Author: Martina Lucić Čanak - Date: 18/01/2018
After three and a half hours by bus from Lisbon we arrived in Porto, another hottest destination in Portugal. People say Porto was once gloomy and foggy city. Today everyone have different opinion, and for most of the people visiting Portugal Porto is a must see destination. But what is so special about this city? Its lively and cosmpolitan spirit, cultual and historic heritage, street art masterpieces, nightlife, food, port wine and last but definitely not the least its people – they all create the essence of the city.
It was a Saturday evening, and it was obvious we’ll spend the night exploring the vibrant and bohemian atmosphere of Porto. We stayed footsteps from the hub of nightlife, but still in a quiet place. Lively atmosphere starts from Praca da Ribeira and right up towards Rua de Santa Catarina. This is a part where unique bars and clubs lay next to each other. What I liked the most is the whole atmosphere. Everyone grabs a drink at a bar and drinks it on the streets.
It seemed like we are on one big open air festival. Variety of different bars and clubs together with different music will please all the tastes. The only thing to remember is that clubs in Porto tend to open late, around 2-3 a.m. But this is the case in whole Portugal. Anyway, it’s great to know that Porto is affordable, has great food, a lively nightlife what is more than enough for an entertaining weekend getaway.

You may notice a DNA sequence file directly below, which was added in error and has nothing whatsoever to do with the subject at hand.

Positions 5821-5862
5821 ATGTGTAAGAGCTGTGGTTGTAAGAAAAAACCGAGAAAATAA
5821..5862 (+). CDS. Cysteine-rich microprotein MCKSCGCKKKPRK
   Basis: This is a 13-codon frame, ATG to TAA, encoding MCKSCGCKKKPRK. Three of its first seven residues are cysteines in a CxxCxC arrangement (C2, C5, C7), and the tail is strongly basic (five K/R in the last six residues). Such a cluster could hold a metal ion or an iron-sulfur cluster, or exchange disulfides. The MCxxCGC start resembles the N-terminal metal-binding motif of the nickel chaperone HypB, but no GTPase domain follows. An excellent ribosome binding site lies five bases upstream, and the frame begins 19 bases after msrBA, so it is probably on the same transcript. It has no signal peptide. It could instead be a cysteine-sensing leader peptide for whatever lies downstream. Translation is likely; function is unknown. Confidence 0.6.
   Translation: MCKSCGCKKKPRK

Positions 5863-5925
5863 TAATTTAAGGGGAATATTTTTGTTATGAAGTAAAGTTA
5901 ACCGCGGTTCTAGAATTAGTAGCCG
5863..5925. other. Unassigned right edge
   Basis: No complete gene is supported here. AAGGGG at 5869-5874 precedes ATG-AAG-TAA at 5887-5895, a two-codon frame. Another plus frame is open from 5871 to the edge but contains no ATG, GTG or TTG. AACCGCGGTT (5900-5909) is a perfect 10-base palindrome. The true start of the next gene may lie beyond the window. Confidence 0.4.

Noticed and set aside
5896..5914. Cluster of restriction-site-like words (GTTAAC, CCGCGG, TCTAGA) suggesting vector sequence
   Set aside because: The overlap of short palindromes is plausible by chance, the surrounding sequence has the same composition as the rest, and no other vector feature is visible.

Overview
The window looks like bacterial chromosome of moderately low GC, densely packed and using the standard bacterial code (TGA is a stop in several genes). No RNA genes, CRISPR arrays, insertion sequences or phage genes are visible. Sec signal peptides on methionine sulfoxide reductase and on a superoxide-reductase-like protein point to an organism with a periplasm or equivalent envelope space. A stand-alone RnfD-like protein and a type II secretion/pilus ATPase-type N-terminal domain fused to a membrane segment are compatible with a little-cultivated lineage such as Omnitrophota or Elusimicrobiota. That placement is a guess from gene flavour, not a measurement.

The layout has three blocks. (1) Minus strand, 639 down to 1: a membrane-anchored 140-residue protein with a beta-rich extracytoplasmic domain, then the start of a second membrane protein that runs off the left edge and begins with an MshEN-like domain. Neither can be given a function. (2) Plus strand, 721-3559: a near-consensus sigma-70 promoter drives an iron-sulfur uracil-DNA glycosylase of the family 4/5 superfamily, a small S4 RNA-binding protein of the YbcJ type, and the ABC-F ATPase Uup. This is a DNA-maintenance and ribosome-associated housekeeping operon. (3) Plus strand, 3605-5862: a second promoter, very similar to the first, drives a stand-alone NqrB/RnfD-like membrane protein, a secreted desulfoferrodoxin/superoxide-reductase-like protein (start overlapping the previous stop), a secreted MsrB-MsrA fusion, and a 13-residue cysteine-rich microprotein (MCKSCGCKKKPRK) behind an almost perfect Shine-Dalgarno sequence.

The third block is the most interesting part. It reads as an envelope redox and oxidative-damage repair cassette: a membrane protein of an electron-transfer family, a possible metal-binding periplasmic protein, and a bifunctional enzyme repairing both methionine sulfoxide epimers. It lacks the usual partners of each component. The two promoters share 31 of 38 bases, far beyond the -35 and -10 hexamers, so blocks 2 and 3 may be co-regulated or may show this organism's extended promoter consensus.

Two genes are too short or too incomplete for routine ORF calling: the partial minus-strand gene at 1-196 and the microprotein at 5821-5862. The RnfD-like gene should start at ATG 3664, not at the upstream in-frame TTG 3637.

After the long night, the next day was reserved for the easy going stroll through the city. After we picked up our Porto Cards in a Tourism office we joined an organised city tour at Praça da Liberdade and started to learn about history, art and customs. We also discovered secrets of its charismatic people through interesting stories. All of it we did while walking through cities narrow and mysterious streets.
The story have started with Portugal’s independence where the main role had Afonso Enríquez, later declared the first King of Portugal who married Philippa of Lancaster what lead to the diplomatic alliance between Portugal and England – Treaty of Windsor. This was largely driven by the nations’ common interests as maritime countries on the edge of Europe and close to larger continental neighbours.
During 60 years the whole Iberian peninsula was united under the Spanish Habsburg kings, and Porto had benefits as it grew administratively and urbanely at the time. During 18th century Porto became important industrial centre due to its Porto wines what led to many neoclassical and baroque buildings where wealthy families from that time found their homes.
Later on, in 1807 Napoleon invaded Portugal and royal family departed to Brazil, at that time Portugal’s colony. Moving the royal court to Brazil turned Rio into the capital of Portugal for following thirteen years. Eighteenth century was for Porto prosperous time during which entire urban area of Porto was revolutionised. Following century was more or less pretty calm – it was marked with several conflicts with French, and cholera epidemics. From that time on the city of Porto is living in its world of constant progress where most of history moments left its mark what today creates particular cities’ character.